EAST RUTHERFORD, N.J. — It was a fitting end to Ryan Mallett’s preseason Wednesday night against the Giants.
It wasn’t pretty.
Mallett, the Patriots’ surprise third-round pick in 2011, completed 8 of 15 attempts for 40 yards and was sacked twice during the first half of the scintillating 6-3 loss at MetLife Stadium.
In the four exhibition games, Mallett was 33 of 67 (49.2 percent) for 300 yards with three touchdowns and one interception.
No, not exactly the stuff of legends.
What is? Apparently, 31 of 54 (57.4 percent) for 384 yards, two touchdowns, and zero interceptions.
Those, thanks to the hard work of Patriots assistant director of media relations Aaron Salkin, are Tom Brady’s statistics from the 2001 preseason, his second after being drafted and last before becoming a starter.
So to this point in his career, Mallett is no Brady. But who is? It doesn’t mean Mallett is a lost cause. It’s just part of the process for maturing into an NFL quarterback.
Doesn’t mean Mallett is definitely going to be one — the jury is most definitely out on his awareness and ability to make quick decisions — but he has moved in a positive direction.
It’s just difficult to see right now after his statistics slipped from what he posted as a rookie: 36 of 63 (57.1 percent), 357 yards, one touchdown, one interception.
“I mean, there were a lot of things last year I didn’t know, I didn’t really understand because I got there late,” Mallett said, referring to the labor lockout. “I’m not making excuses, just something I might not have gotten. Going into this year, having the spring, having the camp, knowing a little bit about what’s going on made me feel more comfortable.”
Would you hope that Mallett had caught fire in one of these games and lit up the stadium?
Sure. But a lack of success doesn’t mean he’s doomed.
As opposed to the regular season, when Bill Belichick is the league’s best at putting his players in a position to succeed, the coach’s job in the preseason is to prepare the players who will play to get ready for the regular season.
That means the Patriots are running the offense tailored like a glove to Brady.
And for Mallett, that’s three sizes too small.
Brady thrives in a short and quick passing game that maximizes his mental advantage over the defense and most other quarterbacks.
Mallett is the classic big-armed, slow-footed passer of the 1990s. Yes, like the man Brady replaced: Drew Bledsoe.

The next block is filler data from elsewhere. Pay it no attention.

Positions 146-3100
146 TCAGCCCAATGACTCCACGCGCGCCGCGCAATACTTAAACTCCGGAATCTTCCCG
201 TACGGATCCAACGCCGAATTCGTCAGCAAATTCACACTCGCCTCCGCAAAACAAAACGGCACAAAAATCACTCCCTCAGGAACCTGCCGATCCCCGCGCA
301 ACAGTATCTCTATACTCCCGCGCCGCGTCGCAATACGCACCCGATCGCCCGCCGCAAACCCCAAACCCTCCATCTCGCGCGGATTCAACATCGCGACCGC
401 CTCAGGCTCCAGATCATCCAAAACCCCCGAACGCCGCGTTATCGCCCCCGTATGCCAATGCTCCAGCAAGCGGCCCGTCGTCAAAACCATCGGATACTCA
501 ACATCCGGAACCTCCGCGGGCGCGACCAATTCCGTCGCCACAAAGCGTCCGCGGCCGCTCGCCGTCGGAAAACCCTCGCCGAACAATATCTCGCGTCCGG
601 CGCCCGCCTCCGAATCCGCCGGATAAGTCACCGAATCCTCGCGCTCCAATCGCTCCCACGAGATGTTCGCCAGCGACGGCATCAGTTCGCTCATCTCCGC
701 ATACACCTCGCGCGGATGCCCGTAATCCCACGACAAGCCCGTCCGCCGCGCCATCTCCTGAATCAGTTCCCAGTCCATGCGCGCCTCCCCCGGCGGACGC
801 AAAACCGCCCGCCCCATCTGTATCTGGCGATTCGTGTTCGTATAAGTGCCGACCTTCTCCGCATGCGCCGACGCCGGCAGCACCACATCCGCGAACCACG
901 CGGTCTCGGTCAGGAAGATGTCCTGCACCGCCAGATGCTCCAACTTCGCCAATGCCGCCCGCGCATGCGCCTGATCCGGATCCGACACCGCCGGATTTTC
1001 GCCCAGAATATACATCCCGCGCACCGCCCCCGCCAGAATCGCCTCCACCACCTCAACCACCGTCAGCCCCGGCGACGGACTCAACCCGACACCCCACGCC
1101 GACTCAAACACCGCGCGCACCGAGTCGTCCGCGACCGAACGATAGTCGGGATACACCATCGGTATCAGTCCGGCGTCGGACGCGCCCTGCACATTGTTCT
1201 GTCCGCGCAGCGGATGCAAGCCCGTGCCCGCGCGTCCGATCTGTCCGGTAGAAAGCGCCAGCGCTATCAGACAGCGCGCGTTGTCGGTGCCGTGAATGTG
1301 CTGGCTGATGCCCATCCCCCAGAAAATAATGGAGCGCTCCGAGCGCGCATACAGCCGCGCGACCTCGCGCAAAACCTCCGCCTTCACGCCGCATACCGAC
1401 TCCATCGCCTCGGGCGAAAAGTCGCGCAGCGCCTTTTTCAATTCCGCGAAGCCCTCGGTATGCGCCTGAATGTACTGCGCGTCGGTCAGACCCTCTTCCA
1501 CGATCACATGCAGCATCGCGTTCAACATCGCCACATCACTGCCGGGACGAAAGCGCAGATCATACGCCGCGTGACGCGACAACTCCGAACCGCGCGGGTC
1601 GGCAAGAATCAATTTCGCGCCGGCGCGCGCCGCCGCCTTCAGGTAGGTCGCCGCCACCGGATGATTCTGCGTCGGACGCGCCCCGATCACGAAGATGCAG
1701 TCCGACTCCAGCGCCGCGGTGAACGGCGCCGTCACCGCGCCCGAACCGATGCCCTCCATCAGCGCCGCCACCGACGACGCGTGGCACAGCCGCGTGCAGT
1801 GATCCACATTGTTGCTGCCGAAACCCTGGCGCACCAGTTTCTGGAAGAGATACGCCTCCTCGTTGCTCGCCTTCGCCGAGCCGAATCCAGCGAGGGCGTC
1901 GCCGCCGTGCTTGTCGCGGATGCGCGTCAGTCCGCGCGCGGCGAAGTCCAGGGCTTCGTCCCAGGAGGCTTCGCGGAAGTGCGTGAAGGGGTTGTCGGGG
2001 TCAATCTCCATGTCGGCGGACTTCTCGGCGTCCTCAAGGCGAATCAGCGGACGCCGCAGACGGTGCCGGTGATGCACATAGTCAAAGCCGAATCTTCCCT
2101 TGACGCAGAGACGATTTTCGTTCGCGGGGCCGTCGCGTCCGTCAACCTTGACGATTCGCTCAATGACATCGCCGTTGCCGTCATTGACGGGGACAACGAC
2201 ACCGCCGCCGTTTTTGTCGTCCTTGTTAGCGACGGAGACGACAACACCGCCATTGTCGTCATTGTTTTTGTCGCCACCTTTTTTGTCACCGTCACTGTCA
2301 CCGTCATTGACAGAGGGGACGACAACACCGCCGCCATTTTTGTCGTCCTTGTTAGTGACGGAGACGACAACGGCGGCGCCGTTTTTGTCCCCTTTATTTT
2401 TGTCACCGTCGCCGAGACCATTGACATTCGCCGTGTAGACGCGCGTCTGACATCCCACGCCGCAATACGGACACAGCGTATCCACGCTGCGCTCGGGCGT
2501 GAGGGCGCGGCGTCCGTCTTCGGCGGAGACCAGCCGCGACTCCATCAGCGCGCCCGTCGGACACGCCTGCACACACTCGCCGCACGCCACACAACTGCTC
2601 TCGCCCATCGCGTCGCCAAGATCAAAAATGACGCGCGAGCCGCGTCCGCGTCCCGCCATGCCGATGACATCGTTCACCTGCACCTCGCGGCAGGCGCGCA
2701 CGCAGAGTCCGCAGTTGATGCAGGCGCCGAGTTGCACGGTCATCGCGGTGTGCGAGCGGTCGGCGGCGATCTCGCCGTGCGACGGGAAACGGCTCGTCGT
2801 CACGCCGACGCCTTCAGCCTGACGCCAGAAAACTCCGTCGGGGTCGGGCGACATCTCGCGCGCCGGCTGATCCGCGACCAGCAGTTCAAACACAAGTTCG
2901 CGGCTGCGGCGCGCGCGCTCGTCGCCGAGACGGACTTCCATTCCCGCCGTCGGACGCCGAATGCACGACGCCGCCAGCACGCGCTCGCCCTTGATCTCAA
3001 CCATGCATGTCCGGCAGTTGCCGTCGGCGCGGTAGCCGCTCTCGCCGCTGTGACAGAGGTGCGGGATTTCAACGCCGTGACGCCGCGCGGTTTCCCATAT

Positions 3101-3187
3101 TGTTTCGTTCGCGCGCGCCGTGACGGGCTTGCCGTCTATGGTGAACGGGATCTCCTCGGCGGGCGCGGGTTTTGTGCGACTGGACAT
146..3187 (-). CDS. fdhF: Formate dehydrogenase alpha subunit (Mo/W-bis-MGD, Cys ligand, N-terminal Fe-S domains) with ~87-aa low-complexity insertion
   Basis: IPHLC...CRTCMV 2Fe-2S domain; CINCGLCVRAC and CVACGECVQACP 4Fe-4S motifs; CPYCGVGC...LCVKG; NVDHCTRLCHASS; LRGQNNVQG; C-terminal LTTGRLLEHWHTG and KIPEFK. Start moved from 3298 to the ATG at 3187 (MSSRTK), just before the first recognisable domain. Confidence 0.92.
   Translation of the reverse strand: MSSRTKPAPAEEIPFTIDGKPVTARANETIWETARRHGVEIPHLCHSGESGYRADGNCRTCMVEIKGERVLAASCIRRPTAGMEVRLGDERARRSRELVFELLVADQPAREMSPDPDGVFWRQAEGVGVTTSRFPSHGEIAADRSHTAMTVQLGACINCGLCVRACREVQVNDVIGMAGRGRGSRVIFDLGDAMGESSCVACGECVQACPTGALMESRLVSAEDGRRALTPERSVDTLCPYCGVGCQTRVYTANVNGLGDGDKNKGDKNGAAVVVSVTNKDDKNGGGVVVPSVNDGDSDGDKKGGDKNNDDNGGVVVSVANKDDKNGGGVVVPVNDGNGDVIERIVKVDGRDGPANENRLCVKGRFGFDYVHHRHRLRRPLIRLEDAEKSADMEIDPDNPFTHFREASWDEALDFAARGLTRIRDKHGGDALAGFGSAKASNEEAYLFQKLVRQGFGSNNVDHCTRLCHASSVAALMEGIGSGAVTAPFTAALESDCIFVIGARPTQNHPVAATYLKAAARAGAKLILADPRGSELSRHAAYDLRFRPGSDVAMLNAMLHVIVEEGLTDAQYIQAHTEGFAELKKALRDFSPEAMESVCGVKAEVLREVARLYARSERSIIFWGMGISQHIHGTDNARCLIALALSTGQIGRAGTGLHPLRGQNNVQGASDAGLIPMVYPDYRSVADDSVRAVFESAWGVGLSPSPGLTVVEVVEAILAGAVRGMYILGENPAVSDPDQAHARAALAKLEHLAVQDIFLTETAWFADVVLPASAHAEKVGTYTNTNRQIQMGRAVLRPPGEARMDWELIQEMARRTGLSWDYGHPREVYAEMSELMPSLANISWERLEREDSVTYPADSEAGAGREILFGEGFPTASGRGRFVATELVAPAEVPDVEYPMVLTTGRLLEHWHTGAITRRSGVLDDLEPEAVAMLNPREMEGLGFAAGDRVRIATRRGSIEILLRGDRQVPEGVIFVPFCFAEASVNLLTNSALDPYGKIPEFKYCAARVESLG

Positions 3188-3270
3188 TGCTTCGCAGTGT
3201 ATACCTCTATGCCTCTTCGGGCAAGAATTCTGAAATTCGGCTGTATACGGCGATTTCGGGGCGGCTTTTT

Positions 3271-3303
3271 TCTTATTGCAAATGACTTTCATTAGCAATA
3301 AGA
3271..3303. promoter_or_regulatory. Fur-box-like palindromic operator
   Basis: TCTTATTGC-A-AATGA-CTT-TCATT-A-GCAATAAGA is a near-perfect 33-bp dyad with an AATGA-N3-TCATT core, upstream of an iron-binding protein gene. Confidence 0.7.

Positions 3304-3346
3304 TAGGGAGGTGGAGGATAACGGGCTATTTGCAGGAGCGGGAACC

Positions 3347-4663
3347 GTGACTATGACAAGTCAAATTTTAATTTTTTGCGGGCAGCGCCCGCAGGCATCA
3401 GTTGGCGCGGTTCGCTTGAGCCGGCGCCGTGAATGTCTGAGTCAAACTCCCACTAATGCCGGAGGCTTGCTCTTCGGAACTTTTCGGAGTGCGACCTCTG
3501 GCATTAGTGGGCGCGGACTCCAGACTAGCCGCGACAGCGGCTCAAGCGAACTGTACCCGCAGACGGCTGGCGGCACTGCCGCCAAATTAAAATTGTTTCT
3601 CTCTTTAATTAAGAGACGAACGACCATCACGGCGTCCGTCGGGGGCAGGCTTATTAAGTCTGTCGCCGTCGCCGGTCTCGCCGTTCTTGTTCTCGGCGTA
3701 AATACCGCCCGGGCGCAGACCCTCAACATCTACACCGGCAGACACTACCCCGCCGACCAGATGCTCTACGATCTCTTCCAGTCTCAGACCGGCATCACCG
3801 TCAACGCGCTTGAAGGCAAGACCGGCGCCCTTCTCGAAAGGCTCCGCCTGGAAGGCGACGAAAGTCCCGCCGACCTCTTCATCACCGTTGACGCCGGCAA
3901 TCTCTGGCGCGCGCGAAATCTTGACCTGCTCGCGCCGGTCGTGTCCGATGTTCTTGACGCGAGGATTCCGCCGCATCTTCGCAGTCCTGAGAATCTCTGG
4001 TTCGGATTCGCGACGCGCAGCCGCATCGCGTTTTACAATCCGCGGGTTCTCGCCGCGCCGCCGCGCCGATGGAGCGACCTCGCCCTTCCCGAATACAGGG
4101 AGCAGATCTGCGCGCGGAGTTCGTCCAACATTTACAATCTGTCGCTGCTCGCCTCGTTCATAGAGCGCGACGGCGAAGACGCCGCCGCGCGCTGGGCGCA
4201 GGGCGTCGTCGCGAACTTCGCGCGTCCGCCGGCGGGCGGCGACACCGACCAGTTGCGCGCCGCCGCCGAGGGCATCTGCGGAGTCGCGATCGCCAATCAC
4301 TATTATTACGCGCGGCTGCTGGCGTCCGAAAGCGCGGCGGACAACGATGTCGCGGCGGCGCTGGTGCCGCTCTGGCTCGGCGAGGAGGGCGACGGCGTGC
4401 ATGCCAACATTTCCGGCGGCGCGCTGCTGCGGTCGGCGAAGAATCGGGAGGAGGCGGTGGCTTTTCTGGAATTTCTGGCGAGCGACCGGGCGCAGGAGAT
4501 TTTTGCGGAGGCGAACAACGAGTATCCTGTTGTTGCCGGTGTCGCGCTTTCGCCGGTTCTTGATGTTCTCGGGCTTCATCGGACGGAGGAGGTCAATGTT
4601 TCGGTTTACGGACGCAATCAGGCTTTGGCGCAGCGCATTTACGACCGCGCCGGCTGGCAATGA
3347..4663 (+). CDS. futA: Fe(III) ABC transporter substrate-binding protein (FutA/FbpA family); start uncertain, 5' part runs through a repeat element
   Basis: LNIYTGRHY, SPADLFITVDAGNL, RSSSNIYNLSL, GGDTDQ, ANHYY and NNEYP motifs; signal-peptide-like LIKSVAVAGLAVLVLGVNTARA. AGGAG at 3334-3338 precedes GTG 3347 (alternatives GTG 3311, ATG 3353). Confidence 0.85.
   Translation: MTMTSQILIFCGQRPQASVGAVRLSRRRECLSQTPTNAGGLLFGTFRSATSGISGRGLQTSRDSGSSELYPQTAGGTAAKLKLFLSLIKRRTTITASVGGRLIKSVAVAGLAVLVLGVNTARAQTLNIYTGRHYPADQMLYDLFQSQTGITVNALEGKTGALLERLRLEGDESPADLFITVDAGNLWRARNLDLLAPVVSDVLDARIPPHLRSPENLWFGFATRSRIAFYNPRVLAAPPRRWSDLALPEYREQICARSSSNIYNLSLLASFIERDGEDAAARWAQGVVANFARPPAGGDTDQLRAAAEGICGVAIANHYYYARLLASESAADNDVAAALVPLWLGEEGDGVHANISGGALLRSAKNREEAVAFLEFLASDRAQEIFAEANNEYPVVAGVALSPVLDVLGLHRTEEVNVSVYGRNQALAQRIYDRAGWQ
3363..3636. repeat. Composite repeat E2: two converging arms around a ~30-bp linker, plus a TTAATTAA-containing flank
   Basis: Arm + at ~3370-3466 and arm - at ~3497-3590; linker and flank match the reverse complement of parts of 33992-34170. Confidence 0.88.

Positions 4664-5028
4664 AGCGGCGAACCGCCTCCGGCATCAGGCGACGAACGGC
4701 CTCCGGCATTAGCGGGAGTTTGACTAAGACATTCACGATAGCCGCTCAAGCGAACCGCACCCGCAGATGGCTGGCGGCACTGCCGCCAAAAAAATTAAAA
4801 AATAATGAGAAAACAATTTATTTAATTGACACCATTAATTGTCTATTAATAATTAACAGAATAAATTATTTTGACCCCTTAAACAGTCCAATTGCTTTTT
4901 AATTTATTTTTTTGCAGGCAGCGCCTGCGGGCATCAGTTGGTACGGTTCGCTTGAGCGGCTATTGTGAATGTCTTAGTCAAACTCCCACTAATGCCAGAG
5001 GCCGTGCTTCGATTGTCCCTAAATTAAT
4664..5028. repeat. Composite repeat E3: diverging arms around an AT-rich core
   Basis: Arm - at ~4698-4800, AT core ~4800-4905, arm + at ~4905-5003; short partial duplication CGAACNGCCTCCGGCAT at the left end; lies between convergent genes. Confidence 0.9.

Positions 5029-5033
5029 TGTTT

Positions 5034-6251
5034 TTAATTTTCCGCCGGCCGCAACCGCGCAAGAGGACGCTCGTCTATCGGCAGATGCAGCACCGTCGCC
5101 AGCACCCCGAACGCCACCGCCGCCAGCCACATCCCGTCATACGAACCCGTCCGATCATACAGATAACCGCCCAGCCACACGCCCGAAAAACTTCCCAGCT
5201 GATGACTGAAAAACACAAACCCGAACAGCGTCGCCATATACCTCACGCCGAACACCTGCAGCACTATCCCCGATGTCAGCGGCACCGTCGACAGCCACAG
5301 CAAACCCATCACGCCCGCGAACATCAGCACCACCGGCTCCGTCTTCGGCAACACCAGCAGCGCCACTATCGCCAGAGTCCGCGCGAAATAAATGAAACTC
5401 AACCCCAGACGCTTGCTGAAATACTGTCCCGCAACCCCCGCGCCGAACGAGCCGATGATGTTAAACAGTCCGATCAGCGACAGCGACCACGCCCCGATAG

Can that type of quarterback even succeed in today’s game? Certainly not running this Patriots offense the way it is constituted right now.
On Mallett’s first attempt against the Giants, he threw low to fullback Eric Kettani on a 3-yard pickup that should have gone for 7. On the next play, third down, Mallett took forever to get through his progressions and by the time he decided to dump it to running back Brandon Bolden, linebacker Jacquian Williams nearly intercepted the pass and returned it for a touchdown.
Mallett had a few more plays like that. He panicked and threw high and behind Bolden. Threw another low screen to Bolden. On his final possession, despite finally having good protection, Mallett wobbled a high pass into triple coverage and nearly got receiver Jesse Holley decapitated. Mallett didn’t set himself on his final pass and Holley didn’t help him out by dropping a catchable ball.
Those are the lowlights.
The highlights were two strong passes when facing a rush, and a nice show of arm strength on a bootleg, when Mallett rifled a pass into Alex Silvestro.
The arm — that’s the strength of Mallett’s game. We have yet to see him get an opportunity to air it out, and that’s not his fault. This is a different offense. How many times does Brady go deep during a season?
“I just try to stay with what we’re trying to do as a team, not trying to do too much,” Mallett said of the lack of deep shots. “Just try to play the game like it’s supposed to be played and do what we do within our offense.”
There is much we don’t know about Mallett, and the Patriots are probably in the same boat.
Belichick has talked about this being a competition for the backup spot between Mallett and Brian Hoyer.
What else was he supposed to say — that Mallett had no shot and should get used to riding the bench?
All of the playing time Mallett received in front of Hoyer appeared to be a learning opportunity, not a competition.
Hoyer is going to be a free agent after this season. If the Patriots had designs on going with Mallett as the backup, wouldn’t they show Hoyer for a possible trade?
The Patriots know exactly what they have in Hoyer. They know his strengths and weaknesses should the worst happen to Brady.
The Patriots needed to use this training camp and preseason to find out what they had in Mallett. When Hoyer moves on, is Mallett ready to be Brady’s backup? Could he be the heir apparent?
You don’t find the answers to those questions running the scout team during the season. The preseason is the proving ground for young players. With no offseason last year because of the lockout, this was a big camp for Mallett.
When Mallett was drafted, we heard from the experts how he could be Brady’s successor: a first-round talent who dropped because of off-field issues. In the Patriots system, he could realize that potential.
Mallett doesn’t appear to be there yet.
That’s not cause for concern. It’s part of the process.
“I feel better than I did after the last preseason,”Mallett said, “but I still know there’s a ton of work left to do.”